Problems with voting? Call the Election Protection hotline at 866-OUR-VOTE.

The brief, filed in support of the respondents, highlights the importance of public accommodation laws in preventing discrimination and argues against free speech exceptions.

WASHINGTON–  On Friday, The Lawyers’ Committee for Civil Rights Under Law, along with the law firm of McDermott Will & Emery LLP, and eight other civil rights organizations filed an amicus brief in the U.S. Supreme Court in 303 Creative LLC v. Elenis, asking the Court to uphold a Colorado law that makes it illegal for private businesses to deny goods or services to anyone on the basis of their disability, race, creed, color, sex, sexual orientation, marital status, national origin, or ancestry.

A website design company is challenging the law as a violation of free speech, so it can have the right to deny services and to advertise that it refuses to provide services to same-sex couples who wish to purchase the company’s wedding websites. The brief argues that the government’s interest in preventing and eradicating discrimination against historically marginalized groups outweighs a business owner’s right to discriminate in the provision of goods or services.  The brief explains the historical roots of public accommodation laws, which were designed to prohibit private businesses from discriminating on the basis of race after many decades of hard-won progress by the Black community to gain equality in the public marketplace.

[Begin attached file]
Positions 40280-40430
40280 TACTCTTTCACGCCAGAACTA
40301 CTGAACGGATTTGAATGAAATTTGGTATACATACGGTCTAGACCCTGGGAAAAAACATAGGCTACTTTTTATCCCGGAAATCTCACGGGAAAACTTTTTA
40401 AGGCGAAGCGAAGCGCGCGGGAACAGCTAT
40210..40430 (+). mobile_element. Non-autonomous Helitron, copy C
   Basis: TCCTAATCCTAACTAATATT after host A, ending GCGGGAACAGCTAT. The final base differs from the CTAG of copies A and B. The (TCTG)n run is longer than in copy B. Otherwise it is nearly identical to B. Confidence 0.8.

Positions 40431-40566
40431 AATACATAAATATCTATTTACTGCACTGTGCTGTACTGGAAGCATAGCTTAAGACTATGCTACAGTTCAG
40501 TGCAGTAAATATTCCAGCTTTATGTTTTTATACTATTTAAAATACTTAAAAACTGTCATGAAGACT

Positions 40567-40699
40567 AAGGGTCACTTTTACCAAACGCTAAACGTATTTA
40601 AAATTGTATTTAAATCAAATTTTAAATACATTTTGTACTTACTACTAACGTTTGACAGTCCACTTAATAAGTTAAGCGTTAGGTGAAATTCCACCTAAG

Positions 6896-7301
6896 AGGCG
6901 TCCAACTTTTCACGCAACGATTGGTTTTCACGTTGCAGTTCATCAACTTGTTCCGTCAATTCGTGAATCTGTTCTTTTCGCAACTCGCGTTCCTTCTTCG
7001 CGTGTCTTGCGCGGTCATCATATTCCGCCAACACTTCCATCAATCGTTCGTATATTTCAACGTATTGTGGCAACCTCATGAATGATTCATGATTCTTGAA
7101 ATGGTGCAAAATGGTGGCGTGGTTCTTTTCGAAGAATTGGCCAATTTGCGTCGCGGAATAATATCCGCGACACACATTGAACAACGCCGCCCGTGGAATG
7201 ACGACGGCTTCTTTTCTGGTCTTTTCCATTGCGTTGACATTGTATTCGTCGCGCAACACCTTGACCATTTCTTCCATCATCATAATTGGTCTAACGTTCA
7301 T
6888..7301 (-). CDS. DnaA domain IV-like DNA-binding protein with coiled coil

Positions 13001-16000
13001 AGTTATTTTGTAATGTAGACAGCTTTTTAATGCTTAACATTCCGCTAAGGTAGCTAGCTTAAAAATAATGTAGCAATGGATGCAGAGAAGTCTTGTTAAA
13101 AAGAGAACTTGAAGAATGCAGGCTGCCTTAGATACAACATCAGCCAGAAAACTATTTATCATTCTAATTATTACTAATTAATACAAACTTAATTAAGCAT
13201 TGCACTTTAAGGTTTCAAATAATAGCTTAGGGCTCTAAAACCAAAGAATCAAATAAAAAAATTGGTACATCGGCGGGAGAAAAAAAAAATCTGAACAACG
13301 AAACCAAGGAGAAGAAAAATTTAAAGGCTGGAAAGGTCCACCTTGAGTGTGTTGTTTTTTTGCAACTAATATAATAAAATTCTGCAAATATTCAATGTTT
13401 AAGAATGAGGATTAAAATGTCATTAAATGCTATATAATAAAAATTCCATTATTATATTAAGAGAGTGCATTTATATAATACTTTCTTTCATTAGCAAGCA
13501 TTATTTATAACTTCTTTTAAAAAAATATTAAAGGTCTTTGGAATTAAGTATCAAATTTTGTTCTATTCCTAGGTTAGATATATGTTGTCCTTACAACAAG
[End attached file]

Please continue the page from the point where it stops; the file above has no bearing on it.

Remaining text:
“The sad reality is that even today, people of color, including those who are LGBTQ+, are still most likely to face discrimination in the marketplace, being denied the same access to goods and services as white or non-LGBTQ+ consumers,” said Damon Hewitt, President and Executive Director of the Lawyers’ Committee for Civil Rights Under Law.  “Amidst the continued threat of denial of services, public accommodation laws remain an essential tool for ensuring access to services, promoting equality, and providing relief when consumers experience discrimination.  Any argument that the First Amendment somehow trumps these protections, which are grounded in the Fourteenth Amendment, is wrong as a matter of law, logic, and common decency. Put simply, businesses should not be allowed to evade these laws by claiming freedom of speech.  Complying with nondiscrimination laws is a basic cost of doing business.”

The brief provides the historical context of public accommodation laws and the role they continue to play in preventing businesses from depriving individuals of dignity and equality on the basis of their identity. It argues that a ruling allowing the website designer to lawfully withhold services from LGBTQ+ persons on the grounds of free speech would open the door for other businesses to deny services on the basis of other protected characteristics, such as race and national origin.

As part of our continued commitment to addressing discrimination in all facets of public and private life, we also filed an amicus brief in a prior Supreme Court case, Masterpiece Cakeshop v. Colorado Civil Rights Commission along with a brief in Carpenter v. James before the Second Circuit.